BERLIN (AP) – The German Defense Minister is reportedly planning to restructure the country’s special unit after countless allegations of right-wing extremism.
Defense Minister Annegret Kramp-Karrenbauer convened a press conference on Wednesday to discuss a “structural analysis” of the Kommando Spezialkraefte, or KSK unit, following an analysis she ordered in May.
Her office would not immediately provide further details, but Die Welt newspaper reported on Tuesday that it plans to announce structural reforms to the unit, including the disbandment of one of the four combat companies that have been the center of allegations of extremism. Die Welt and the Frankfurter Allgemeine Zeitung reported that about 70 soldiers would be affected.
In a tweet, the Department of Defense said the “affected unit and its personnel” had been notified and further details would be released at the Kramp – Karrenbauer press conference.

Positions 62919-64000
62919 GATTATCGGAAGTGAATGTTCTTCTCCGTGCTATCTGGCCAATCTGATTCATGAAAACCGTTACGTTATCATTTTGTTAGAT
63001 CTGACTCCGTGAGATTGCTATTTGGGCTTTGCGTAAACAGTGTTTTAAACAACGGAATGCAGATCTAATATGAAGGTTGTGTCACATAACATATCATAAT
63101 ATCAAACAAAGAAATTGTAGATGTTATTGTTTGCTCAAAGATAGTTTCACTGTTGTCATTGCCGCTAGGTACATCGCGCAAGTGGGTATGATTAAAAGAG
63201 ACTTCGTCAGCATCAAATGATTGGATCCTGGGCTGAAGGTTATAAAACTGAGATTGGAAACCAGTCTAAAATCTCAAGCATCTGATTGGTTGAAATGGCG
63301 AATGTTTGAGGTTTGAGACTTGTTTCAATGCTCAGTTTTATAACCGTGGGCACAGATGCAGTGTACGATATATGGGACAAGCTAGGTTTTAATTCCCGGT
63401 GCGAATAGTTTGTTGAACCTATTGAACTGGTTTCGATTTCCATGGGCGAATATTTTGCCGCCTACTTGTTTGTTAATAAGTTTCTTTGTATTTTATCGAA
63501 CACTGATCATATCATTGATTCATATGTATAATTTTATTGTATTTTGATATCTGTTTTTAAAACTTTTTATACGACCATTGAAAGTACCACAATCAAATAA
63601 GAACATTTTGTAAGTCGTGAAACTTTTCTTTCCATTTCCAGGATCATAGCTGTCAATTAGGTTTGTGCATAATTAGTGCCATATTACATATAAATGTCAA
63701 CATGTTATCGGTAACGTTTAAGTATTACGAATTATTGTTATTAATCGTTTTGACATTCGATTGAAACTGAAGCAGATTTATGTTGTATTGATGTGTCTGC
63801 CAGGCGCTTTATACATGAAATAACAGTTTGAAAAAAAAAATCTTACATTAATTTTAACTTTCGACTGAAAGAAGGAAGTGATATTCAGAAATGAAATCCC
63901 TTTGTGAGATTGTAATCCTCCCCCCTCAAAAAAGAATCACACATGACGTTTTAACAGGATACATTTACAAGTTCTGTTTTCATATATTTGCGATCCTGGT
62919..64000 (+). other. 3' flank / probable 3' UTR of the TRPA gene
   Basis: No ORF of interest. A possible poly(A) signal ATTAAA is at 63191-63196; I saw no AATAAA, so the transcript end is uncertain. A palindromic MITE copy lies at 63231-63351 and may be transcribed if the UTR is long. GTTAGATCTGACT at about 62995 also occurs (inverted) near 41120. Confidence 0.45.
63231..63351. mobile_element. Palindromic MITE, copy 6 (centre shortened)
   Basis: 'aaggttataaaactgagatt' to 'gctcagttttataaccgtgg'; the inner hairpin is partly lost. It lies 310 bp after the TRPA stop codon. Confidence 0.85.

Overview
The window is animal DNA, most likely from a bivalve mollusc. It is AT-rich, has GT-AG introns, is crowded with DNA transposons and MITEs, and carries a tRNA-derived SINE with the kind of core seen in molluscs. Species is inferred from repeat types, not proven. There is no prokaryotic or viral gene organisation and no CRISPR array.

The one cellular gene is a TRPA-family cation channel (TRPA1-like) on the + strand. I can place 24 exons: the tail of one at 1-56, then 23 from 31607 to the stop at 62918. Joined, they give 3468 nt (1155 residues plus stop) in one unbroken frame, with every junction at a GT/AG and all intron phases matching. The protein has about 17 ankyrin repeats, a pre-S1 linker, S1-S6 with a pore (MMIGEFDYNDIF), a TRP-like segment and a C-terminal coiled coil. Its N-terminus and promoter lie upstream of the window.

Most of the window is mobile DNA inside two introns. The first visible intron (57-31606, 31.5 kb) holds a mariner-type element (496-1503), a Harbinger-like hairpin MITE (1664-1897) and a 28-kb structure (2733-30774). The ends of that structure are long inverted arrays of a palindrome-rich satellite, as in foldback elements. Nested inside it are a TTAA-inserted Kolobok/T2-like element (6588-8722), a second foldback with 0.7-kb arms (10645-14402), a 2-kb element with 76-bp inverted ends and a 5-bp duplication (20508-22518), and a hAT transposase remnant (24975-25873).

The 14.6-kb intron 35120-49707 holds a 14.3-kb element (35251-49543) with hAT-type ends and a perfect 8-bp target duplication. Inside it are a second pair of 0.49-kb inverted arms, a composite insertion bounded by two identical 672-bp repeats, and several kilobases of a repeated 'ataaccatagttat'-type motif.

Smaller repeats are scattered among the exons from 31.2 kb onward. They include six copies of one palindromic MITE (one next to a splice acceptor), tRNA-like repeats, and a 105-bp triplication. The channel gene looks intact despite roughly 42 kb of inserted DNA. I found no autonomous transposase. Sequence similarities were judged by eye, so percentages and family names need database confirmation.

As part of the German Bundeswehr army, the KSK was formed in 1996 as an army unit with an emphasis on anti-terrorism operations and hostage-taking from hostile territories. It has served in Afghanistan and the Balkans and its operations are being kept secret.
Military investigators have investigated the unit since a group of public German broadcasters reported in 2017 that during a farewell party, members saluted the Hitler salute, listened to far-right music, and participated in a pig-thrown game. In January, the military reported that 20 soldiers are suspected of right-wing extremists.
In May, the head of the unit, Brig. General Markus Kreitmayr told soldiers he would not tolerate extremism in the ranks.
In a related move, Kramp-Karrenbauer has proposed legislation that would allow the military to deport soldiers more if their continued presence “seriously threatens the military order or the reputation of the Bundeswehr.”
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